IAG cancels the complementary dividend and delays the Meeting until September due to the virus

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Iberia, British Airways, Vueling ... IAG bosses lower their wages due to the coronavirus





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Javier Sanchez-Prieto, President of Vueling, Willie Walsh, CEO of IAG, and Luis Gallego, President of Iberia


IAG has decided to cancel the complementary dividend to safeguard its liquidity and face the coronavirus crisis, which has forced the company to leave the bulk of its fleet ashore and live a few weeks with practically non-existent income. The owner of British Airways and Iberia thus follows in the footsteps of firms such as Lufthansa and Airbus that have already decided to cancel shareholder remuneration for the difficult situation in the sector.

Specifically, IAG has communicated that the Board of Directors has agreed to withdraw the proposal to pay a supplemental dividend of 17 cents per share and, instead, “allocate the entire result of the 2019 financial year to the provision of voluntary reserve”, includes the Relevant Fact published in the CNMV.

It will allocate much of the result of 2019 to voluntary reserves to overcome the crisis IAG closed last year with a net result of 1,715 million euros, 40% less than a year earlier, but not all that amount will go to reserves since the airline holding company distributed in December 288 million among the dividend shareholders on account of the year 2019. The complementary one supposed an additional disbursement of 338.6 million that would be paid to the shareholders as of July 6, 2020.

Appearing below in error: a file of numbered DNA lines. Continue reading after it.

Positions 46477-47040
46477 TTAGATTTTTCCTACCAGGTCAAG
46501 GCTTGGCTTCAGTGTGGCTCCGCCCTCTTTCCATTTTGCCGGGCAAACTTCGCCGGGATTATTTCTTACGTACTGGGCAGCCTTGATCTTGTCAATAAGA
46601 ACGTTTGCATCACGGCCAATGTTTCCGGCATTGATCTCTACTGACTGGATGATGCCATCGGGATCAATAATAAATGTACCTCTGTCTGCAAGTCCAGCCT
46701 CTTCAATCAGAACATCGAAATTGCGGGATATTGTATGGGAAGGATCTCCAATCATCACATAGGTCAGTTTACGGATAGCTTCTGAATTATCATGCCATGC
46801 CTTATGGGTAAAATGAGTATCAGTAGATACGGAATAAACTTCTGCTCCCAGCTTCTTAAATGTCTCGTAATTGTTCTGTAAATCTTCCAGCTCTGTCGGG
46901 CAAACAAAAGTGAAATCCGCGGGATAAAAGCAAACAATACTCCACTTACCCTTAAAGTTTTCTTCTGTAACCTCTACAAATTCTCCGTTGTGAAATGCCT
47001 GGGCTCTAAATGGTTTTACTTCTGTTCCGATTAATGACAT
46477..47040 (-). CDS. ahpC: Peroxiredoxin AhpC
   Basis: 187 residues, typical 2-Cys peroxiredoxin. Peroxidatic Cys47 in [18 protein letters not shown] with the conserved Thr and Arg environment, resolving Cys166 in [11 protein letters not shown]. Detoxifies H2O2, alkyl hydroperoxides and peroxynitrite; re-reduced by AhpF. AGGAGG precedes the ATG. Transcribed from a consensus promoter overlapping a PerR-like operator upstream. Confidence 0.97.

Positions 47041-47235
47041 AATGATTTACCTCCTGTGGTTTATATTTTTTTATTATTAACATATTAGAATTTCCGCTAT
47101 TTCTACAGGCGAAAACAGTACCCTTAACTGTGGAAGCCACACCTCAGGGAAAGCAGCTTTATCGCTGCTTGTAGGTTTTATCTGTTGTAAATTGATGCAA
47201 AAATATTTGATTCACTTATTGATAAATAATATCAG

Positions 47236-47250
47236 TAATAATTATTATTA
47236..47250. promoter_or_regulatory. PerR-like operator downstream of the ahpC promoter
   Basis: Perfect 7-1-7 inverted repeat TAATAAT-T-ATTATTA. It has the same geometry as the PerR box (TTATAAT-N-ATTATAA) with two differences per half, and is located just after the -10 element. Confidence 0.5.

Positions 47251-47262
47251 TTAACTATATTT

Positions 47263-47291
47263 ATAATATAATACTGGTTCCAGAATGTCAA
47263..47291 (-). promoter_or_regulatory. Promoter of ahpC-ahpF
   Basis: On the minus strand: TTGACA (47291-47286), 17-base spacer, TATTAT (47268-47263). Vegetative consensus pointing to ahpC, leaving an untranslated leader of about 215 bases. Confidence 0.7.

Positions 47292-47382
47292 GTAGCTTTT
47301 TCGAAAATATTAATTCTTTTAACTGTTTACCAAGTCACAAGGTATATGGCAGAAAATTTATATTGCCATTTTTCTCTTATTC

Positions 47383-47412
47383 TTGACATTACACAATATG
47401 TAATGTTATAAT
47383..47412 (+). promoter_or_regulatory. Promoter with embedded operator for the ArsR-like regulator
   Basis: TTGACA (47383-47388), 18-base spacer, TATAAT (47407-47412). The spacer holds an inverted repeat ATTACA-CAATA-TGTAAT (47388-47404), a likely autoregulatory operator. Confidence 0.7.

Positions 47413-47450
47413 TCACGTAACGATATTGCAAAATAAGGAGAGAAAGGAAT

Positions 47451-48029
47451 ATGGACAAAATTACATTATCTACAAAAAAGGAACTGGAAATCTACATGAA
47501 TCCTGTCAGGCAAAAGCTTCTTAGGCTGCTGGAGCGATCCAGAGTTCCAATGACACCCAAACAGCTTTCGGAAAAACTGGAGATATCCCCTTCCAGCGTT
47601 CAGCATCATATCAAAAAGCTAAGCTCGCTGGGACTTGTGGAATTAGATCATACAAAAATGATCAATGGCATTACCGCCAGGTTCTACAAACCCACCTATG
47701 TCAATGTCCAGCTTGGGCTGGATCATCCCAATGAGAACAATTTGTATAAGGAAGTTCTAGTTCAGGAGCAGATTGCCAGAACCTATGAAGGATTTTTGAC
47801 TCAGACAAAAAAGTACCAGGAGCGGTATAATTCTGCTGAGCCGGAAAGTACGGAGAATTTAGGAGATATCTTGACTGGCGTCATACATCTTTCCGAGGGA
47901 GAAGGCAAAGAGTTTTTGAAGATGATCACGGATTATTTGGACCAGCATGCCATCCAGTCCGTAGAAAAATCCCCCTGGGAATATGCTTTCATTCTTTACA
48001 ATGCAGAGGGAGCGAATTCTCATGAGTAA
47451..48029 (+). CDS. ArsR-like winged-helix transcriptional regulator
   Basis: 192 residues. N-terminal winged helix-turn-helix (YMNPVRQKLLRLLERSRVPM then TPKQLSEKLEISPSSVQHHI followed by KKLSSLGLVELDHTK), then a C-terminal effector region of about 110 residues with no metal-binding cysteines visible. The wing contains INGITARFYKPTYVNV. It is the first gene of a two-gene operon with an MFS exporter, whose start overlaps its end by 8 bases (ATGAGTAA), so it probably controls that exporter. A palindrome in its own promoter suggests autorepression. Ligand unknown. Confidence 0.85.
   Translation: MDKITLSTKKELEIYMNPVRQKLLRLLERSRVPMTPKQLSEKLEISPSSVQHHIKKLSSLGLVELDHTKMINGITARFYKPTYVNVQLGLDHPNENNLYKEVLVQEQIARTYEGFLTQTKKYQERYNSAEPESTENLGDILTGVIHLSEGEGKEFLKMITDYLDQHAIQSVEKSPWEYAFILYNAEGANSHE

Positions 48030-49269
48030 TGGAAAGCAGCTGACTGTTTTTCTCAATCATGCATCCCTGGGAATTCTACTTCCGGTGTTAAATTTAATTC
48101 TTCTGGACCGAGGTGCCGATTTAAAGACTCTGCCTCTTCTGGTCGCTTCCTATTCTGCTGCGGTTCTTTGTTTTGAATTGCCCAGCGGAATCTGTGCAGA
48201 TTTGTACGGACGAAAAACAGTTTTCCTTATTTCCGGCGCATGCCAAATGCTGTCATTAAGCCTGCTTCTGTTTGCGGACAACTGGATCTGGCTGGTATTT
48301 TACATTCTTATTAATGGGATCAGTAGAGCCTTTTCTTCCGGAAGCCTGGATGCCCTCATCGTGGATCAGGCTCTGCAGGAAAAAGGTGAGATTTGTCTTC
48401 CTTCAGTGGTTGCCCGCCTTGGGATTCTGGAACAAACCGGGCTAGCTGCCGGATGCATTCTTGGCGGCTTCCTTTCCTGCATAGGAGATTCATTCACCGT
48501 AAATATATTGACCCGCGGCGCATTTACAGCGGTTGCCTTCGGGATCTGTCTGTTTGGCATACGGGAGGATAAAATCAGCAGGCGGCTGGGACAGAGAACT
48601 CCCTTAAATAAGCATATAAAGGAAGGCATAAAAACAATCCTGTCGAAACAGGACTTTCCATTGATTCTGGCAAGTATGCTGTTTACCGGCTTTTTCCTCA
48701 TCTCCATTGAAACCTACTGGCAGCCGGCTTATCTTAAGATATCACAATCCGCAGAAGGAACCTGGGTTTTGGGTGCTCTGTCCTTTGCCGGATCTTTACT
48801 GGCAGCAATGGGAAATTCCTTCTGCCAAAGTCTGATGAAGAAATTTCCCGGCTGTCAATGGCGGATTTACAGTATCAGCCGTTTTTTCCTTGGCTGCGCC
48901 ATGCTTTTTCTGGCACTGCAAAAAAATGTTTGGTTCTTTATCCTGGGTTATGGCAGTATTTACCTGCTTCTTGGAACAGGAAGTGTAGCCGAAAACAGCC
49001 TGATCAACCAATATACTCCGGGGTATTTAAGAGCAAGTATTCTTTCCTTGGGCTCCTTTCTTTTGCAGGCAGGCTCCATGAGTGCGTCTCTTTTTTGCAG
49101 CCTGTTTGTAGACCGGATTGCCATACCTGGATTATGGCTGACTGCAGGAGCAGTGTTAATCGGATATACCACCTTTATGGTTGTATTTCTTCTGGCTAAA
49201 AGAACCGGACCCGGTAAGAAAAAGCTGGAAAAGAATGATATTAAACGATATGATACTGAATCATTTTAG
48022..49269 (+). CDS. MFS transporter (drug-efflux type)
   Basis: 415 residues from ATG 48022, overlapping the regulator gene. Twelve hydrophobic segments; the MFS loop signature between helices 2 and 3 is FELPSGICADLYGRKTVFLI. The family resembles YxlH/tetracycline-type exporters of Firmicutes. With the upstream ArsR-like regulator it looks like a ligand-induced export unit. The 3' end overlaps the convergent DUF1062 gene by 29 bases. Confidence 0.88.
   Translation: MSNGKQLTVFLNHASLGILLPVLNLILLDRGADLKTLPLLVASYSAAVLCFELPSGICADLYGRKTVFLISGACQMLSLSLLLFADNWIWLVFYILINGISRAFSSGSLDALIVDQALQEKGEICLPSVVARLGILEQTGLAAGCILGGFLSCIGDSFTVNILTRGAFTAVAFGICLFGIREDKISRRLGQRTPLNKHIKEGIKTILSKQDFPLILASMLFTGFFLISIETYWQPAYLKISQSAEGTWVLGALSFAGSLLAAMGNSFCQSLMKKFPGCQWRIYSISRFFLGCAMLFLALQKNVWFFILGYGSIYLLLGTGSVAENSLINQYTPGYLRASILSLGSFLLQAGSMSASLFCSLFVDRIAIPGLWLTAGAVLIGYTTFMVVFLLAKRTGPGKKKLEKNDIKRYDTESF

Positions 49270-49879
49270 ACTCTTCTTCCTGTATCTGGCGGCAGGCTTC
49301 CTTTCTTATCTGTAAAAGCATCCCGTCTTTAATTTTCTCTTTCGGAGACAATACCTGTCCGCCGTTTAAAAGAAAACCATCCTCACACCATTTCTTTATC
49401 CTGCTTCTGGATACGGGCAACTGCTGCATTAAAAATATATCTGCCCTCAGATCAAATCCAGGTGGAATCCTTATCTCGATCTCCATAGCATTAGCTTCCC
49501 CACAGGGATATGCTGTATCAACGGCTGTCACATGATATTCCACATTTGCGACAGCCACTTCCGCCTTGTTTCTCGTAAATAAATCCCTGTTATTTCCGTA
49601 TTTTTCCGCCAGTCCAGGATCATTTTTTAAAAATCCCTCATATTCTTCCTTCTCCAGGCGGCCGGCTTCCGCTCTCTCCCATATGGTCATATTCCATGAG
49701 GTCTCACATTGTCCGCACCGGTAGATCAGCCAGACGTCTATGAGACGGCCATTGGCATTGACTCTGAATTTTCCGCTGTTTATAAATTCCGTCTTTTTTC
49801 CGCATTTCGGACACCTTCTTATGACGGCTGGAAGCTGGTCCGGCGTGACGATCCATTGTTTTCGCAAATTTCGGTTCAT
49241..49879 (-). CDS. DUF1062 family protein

IAG had planned to submit the payment of the complementary dividend to a vote at the next General Shareholders’ Meeting to be held in June, but it has also decided to delay holding it until the end of September. At the Shareholders’ Meeting, held in Madrid, IAG usually proposes to shareholders the renewal and re-election of the members of the board of directors, the endorsement of the remuneration policy, the approval of the previous year’s accounts and the remuneration policy.

Contingency plan

The cancellation of the dividend is part of the contingency plan put in place by the company to safeguard the box and have enough financial muscle to fly again when the health emergency passes. Thus, the firm has launched temporary employment adjustments for 90% of the Vueling and Iberia workforce, has cut the salary of senior management and is reducing its fleet with the non-renewal of leasing contracts and the early withdrawal of 747 and 340.

In turn, it is reinforcing its liquidity with the search for new lines of financing. Earlier in the week the company announced the renewal and expansion of a British Airways line of credit.

The amount available under the credit line extended until June 2021 is 1,380 million US dollars, bringing the total of general and committed credit lines guaranteed by aircraft to 2,100 million euros.

IAG has a liquidity of 9,300 million euros and seeks to strengthen it

“IAG continues to have a solid liquidity position with cash, cash equivalents and interest-bearing deposits of € 7.2 billion as of March 27. Total cash and undrawn lines of credit are currently € 9.3 billion,” assures the company. In Spain, Iberia is negotiating with the ICO and with banks to grant loans. It seems that the Government will unblock the funds of the Credit Institute from next week.

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